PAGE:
Blue Jays trade Marcum to Brewers
Add Canadian prospect Brett Lawrie
The Toronto Blue Jays added Brett Lawrie to their stockpile of young players big on potential after acquiring the Canadian prospect from the Milwaukee Brewers for right-handed pitcher Shaun Marcum.
Lawrie, a 20-year-old second baseman from Langley, B.C., has been on the club's wish list since the Brewers made him the 16th overall draft pick in the 2006 draft, one spot ahead of the Blue Jays, who chose first baseman David Cooper.
Lawrie has the combination of raw power and speed that general manager Alex Anthopoulos covets. He batted .285 with eight homers, 36 doubles, 16 triples and 30 stolen bases for double-A Huntsville, Ala., in 2010, just his second professional season.
But the price was a steep one.
Marcum stepped into the No. 1 starter's void created by the trade of ace Roy Halladay and went 13-8 with a 3.64 ERA. He made just $850,000 US this past season and is two seasons away from free agency.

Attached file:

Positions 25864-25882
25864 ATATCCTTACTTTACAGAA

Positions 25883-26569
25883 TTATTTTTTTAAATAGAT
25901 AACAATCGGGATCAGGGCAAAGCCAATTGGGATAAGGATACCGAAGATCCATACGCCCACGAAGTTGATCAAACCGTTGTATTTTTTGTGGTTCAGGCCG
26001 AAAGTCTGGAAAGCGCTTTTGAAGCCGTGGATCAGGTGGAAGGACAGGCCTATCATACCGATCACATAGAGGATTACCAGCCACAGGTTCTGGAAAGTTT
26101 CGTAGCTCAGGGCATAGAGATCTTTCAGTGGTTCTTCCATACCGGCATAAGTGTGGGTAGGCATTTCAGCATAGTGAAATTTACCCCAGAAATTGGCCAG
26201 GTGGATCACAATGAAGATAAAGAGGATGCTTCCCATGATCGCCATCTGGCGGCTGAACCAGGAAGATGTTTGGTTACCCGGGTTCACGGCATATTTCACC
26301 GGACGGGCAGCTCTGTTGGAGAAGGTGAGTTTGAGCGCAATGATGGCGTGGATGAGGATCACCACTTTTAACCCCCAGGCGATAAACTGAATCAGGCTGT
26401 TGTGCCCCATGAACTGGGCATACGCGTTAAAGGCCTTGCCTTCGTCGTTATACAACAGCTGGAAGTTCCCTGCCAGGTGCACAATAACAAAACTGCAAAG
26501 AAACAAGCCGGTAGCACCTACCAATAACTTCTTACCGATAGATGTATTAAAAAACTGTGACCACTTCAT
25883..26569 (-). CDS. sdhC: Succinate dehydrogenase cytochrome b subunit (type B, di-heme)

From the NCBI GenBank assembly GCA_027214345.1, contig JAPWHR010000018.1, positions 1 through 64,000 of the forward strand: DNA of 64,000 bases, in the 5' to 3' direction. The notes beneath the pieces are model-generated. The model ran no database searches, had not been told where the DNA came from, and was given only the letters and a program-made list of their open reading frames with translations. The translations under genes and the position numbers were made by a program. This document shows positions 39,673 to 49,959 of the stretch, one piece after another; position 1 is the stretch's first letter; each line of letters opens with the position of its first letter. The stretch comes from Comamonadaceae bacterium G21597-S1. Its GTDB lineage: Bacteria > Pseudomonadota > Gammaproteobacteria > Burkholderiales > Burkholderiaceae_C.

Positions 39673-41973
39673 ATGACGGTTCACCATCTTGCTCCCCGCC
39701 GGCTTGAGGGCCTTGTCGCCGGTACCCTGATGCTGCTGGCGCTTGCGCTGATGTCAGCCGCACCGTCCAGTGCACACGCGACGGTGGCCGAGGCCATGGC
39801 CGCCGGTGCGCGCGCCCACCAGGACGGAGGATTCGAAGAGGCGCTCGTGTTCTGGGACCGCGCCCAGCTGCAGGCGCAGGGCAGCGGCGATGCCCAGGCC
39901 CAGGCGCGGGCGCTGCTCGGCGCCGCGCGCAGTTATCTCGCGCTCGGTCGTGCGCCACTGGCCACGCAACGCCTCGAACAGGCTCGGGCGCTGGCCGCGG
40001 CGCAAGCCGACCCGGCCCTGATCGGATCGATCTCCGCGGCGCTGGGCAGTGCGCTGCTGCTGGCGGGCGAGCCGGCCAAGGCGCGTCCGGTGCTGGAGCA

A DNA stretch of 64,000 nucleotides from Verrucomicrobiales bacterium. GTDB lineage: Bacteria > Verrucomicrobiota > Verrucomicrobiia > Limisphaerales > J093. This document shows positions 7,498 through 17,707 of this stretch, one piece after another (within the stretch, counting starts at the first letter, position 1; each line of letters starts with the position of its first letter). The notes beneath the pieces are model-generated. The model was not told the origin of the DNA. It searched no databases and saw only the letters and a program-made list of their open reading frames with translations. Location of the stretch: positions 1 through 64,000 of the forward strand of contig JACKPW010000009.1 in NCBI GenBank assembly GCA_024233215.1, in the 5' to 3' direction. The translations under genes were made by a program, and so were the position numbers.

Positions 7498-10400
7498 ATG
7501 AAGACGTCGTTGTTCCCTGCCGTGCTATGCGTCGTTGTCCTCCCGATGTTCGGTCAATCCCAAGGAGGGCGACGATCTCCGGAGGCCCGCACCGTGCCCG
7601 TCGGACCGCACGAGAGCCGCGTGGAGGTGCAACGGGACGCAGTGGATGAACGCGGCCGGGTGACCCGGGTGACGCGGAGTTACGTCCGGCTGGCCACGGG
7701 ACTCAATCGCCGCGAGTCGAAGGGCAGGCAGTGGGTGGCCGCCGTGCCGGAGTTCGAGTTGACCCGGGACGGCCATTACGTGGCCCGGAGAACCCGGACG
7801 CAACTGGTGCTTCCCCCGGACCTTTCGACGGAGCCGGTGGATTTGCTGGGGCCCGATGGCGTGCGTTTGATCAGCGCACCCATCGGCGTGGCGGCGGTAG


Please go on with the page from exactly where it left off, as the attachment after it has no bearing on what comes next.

The deal creates an opening in a pitching staff that includes Ricky Romero, Brandon Morrow and Brett Cecil, and that has led to speculation about a corresponding move.
The Blue Jays have been linked to interest in Kansas City Royals ace Zack Greinke, and getting the former Cy Young Award winner will likely require a package of prospects.
Missed 2009 season
Marcum gives the Brewers a badly needed complement to ace Yovani Gallardo in their rotation. He turns 29 next week and missed the entire 2009 season after having Tommy John surgery.
Lawrie is unlikely to be big-league ready given his age and lack of experience, but he's always been considered an advanced talent.
Scouts have long admired Lawrie's tenacity and fearlessness, two traits that helped him get named to Canada's Olympic team in 2008 and World Baseball Classic squad in '09 despite his age.
His presence suggests that second baseman Aaron Hill may eventually be moved to third base to make room for Lawrie.
The teams also swung a deal Friday, when the Blue Jays picked up reliever Carlos Villanueva for a player to be named.
Besides filling out the starting rotation, the Blue Jays also have holes to plug in the bullpen, both infield corners and behind the plate.
They've been linked to interest in free agents Carlos Pena and Russell Martin of Chelsea, Que., among other players.